Diary, by Harry Stawson.

This is a very readable account by someone with a brain tumour, about what it is like to be on the receiving end of various brain scanning techniques. Harry Stawson has a tumour in his right temporal lobe. He is left handed. The surgeons need to find out where the “eloquent” areas of his cortex – the parts responsible for language – reside in his slightly non-standard brain.

We tend to regard brain-scanning as a rather dry and academic topic, full of long biological words that are difficult to revise. This short article brings it down to earth in a very humane way.

You will have to go to a proper library to track down this issue of the London Review of Books.

London Review of Books Vol 39, No. 19, 5th October 2017, p. 42-3.

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This is Your Brain on Podcasts.

In biopsych we learn that speech production and speech recognition are highly localised. Neuropsychologist Jack Gallant has peered into the brains of volunteers while they listen to podcasts, and finds that speech comprehension is actually much more interesting than the textbook would lead you to believe.

when you’re listening to someone tell an interesting story, an enormous swath of your brain is being activated.”

This is Your Brain on Podcasts.

Pregnancy resculpts women’s brains for at least 2 years, by Meredith Wadman.

pregnant

Pregnancy causes loss of grey matter in specific regions of the brain, including the hippocampus. This is probably due to synaptic pruning. If you show new mothers pictures of their babies, the modified areas of the brain become highly active.

This pioneering work by Elseline Hoekzema, a neuroscientist at Leiden University the Netherlands who is also the pregnant mother of a 2-year-old, is the first to demonstrate widespread anatomical changes in the pregnant human brain.

It also shows that the changes last for at least 2 years. “It opens the door to the possibility that it might cause changes in parenting that might have implications in decision-making and behaviour later in life,” says Mel Rutherford, an evolutionary psychologist at McMaster University in Hamilton, Canada.

Pregnancy resculpts women’s brains for at least 2 years.

See also:

Pregnancy Causes Lasting Changes in a Woman’s Brain.

Connectome, by Sebastian Seung.

Read. This. Book.connectomecover
This one is in my top three psychology books for A level students to read this year. It is exciting because it sketches out some future directions that cognitive neuroscience is going to take in the coming years and decades.
When Galileo pointed his telescope at the night sky, he saw for the first time the machinery of planetary motion. This laid the foundations for our modern understanding of astronomy. The same is happening today in brain science. The ongoing improvement in brain scanning is driving new understanding of how the brain actually works. This book is a guide to the road ahead.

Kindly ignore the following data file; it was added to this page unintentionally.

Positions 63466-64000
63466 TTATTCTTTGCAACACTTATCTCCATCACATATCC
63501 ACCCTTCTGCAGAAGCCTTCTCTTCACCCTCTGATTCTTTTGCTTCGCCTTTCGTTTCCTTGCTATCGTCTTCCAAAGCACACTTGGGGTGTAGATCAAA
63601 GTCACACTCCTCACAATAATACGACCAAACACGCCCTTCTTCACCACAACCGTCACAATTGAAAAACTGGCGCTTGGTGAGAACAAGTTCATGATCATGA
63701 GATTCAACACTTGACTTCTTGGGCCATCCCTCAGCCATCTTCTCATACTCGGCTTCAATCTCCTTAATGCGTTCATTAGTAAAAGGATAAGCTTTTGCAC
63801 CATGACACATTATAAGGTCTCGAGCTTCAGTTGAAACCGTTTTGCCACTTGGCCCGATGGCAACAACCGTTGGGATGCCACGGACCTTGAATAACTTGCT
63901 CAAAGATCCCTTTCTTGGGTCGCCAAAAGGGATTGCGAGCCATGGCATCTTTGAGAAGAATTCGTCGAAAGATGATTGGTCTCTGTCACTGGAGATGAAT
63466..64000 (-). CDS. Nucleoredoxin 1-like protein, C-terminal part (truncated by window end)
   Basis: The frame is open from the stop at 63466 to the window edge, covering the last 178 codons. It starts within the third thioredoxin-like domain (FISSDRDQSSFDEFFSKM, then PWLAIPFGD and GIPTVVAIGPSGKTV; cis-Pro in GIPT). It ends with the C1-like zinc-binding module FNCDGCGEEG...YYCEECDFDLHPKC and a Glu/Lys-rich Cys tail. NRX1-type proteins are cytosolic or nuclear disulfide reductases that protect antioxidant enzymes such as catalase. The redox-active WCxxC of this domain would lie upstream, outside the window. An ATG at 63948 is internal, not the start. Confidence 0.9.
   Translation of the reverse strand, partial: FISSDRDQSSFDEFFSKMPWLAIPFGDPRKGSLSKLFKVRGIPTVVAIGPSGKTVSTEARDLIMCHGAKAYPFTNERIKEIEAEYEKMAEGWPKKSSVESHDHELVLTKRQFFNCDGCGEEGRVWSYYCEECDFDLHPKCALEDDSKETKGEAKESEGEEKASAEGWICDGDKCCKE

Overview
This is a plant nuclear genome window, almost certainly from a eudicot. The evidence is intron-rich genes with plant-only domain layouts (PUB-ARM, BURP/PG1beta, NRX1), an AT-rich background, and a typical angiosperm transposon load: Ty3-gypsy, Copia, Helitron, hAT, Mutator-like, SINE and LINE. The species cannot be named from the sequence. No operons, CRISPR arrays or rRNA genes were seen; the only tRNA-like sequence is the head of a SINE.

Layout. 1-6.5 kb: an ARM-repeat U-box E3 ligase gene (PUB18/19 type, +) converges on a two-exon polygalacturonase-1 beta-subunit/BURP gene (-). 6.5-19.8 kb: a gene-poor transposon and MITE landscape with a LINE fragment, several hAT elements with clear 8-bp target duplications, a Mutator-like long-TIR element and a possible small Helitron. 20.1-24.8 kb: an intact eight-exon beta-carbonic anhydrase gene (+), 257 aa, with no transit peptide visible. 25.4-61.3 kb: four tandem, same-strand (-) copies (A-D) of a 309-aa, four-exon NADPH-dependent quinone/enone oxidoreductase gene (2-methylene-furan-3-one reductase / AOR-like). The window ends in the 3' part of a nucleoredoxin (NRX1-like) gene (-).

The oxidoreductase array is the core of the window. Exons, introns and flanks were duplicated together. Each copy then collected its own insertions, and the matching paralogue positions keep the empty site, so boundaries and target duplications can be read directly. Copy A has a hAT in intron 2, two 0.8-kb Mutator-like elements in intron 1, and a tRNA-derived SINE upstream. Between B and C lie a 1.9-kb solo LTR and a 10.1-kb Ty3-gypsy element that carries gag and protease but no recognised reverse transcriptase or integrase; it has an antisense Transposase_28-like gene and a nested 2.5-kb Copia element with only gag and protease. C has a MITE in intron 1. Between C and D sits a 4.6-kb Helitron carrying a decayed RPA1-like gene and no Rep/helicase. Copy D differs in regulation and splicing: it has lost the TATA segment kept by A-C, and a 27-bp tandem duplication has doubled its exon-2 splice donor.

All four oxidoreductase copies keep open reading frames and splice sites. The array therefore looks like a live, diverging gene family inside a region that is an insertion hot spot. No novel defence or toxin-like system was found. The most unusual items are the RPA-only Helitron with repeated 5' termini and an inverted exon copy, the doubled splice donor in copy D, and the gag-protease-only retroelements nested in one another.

Not only that, but the first few chapters are a brilliant primer on the basics of neuroscience and biopsychology, and will be great revision for this part of the exam.
A really interesting read, and very accessible.
“A connectome is the totality of connections between the neurons in a nervous system.”
“In the nineteenth century, the American psychologist William James wrote eloquently of the stream of consciousness, the continuous flow of thoughts through the mind. But James failed to note that every stream has a bed. Without this groove in the earth, the water would not know in which direction to flow. Since the connectome defines the pathways along which neural activity can flow, we might regard it as the streambed of consciousness.
The metaphor is a powerful one. Over a long period of time, in the same way that the water of the stream slowly shapes the bed, neural activity changes the connectome. The two notions of the self – as both the fast-moving, ever-changing stream and the more stable but slowly transforming streambed –  are thus inextricably linked. This book is about the self as the streambed, the self in the connectome – the self that has been neglected for too long.”

A Stable Mind is a Conscious Mind, by Anil Ananthaswamy

“The hard problem” – how does our experience of consciousness arise from brain activity – looks as intractable as ever. But here is scientific study which seems to chip away at that problem.

Aaron Schurger at the Swiss Federal Institute of Technology has used fMRI scanners to peer inside the brains of people during conscious and unconscious experiences. It turns out that when people’s brains are conscious of something, that they are temporarily in a more stable neural state. It is as if consciousness reflects the uniting of stable activity across several brain areas simultaneously.

“Somehow, processes in the brain lead us to report that we have conscious experiences. What are these processes? How do they occur? This study is a beautiful example of pinning down the speculation with data.” – Michael Graziano, Princeton University.

New Scientist No. 3016, 11th April 2015, p.10.